Adam Sobel's mom made a brisket that was not, to put it mildly, a family favorite. Fortunately, Sobel is a chef. With a little tweaking, he came up with this version, which his family now enjoys. Fresh horseradish root and brown mustard provide savory, subtle interest.
The chef says: Buy the meat from a reputable butcher shop, such as Wagshal's, or try Whole Foods. Don't trim off most of the fat; it adds flavor and helps keep the brisket moist during cooking.
Make Ahead: The brisket can be cooked a day or two in advance, covered and refrigerated. Its flavor improves after a day or so of storage. Leave the fat on the brisket before refrigerating, and slice after, not before, reheating.
Servings: 8 - 10
- One 6-pound, high-quality brisket, slightly trimmed of fat
- Kosher salt
- Freshly ground black pepper
- 2 to 4 tablespoons olive oil, plus more as needed
- 3 carrots, peeled and sliced into 3/4-inch lengths
- 2 medium onion, cut into quarters
- 5 ribs celery, cut into 3-inch lengths
- 5 cloves garlic, smashed
- 2 tablespoons honey
- 2 tablespoons brown mustard
- 1/2 cup red wine vinegar
- 4 ounces peeled, finely grated horseradish root (1/4 cup)
- 2 quarts homemade or no-salt-added beef broth, or more as needed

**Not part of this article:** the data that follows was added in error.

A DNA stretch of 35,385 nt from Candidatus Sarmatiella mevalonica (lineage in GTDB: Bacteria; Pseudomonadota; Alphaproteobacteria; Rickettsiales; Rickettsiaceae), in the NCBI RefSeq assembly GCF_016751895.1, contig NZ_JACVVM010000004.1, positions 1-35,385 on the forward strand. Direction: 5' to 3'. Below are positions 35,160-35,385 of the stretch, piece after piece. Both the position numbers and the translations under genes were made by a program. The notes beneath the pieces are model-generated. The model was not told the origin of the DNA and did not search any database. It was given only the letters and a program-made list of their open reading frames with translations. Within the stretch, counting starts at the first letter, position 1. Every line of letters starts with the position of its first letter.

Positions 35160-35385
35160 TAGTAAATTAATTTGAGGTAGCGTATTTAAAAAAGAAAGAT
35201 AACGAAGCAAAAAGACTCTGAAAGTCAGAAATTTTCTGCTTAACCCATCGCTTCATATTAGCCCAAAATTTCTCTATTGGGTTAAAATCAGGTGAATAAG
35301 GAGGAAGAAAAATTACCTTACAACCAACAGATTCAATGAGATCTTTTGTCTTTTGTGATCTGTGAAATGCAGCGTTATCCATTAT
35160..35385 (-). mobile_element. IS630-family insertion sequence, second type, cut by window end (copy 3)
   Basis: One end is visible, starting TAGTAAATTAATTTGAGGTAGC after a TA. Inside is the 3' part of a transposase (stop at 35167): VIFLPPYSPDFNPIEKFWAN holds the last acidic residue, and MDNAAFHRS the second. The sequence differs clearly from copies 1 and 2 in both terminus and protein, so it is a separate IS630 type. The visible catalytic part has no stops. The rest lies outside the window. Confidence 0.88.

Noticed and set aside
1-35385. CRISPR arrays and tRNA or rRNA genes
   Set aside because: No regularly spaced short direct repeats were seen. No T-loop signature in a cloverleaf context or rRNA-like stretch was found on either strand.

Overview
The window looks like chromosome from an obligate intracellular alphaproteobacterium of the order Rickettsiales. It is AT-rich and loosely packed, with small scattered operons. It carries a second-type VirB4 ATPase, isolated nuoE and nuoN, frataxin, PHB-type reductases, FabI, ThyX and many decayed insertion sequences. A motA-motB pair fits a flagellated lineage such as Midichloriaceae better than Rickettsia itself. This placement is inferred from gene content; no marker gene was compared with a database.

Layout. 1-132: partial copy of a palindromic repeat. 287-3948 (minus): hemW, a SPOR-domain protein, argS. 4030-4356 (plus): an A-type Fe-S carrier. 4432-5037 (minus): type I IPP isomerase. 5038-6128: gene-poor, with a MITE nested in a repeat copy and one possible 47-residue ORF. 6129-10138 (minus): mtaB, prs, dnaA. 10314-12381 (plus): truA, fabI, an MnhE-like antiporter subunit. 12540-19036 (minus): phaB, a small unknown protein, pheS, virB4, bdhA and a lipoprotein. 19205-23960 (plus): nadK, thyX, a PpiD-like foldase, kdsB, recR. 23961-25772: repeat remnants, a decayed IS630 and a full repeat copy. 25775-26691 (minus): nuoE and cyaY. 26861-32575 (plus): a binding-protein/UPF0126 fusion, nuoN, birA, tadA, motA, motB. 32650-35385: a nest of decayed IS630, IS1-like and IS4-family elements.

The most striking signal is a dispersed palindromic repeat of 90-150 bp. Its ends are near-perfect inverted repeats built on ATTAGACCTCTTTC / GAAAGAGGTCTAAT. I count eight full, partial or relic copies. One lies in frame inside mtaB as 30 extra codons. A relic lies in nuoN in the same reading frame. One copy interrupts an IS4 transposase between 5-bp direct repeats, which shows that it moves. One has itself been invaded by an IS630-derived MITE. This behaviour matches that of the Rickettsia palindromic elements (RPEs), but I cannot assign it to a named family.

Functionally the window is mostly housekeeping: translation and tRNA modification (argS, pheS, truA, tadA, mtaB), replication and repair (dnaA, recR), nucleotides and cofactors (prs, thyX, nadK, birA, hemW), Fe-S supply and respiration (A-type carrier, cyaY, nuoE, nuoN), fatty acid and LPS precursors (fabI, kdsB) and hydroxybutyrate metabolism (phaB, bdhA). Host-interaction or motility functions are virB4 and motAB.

- 2 bay leaves
- 6 sprigs thyme
- 1/2 bunch parsley
Preheat the oven to 250 degrees. Have at hand a large, ovenproof braising pan or pot with a tight-fitting lid, making sure the vessel is large enough to hold the brisket comfortably.
Season the brisket liberally with salt and pepper. Heat 2 tablespoons of the oil in the braising pan or pot over medium-high heat until the oil shimmers. Add the brisket and brown it on all sides. When it is evenly seared, transfer the brisket to a platter.
Add 1 or 2 tablespoons of oil to the pan or pot if needed, then add the carrots, onions, celery and garlic. Season with salt and pepper to taste; cook for 2 minutes, stirring to coat evenly.
Combine the honey, mustard, vinegar and horseradish in a medium bowl, stirring until smooth, then add it to the vegetable mixture. Cook for about 3 minutes, using a wooden spatula or spoon to dislodge any browned bits from the bottom of the pan or pot.
Return the brisket to the braising pan or pot (still over medium-high heat). Add enough broth to cover the brisket, then add the bay leaves, thyme and parsley. Once the liquid starts to bubble at the edges, cover the braising pan or pot and transfer it to the oven to slow-roast for 5 1/2 hours, or until the brisket is juicy and fork-tender.
If desired, the pan juices can be strained and used as gravy for the sliced meat (you can also reduce them first by boiling them down to concentrate the flavor). Discard the bay leaves and thyme sprig and parsley before serving or reheating.
From Adam Sobel, executive chef of Bourbon Steak in the Four Seasons Hotel.
Tested by Emily Parsons.
E-mail questions to the Food Section at firstname.lastname@example.org.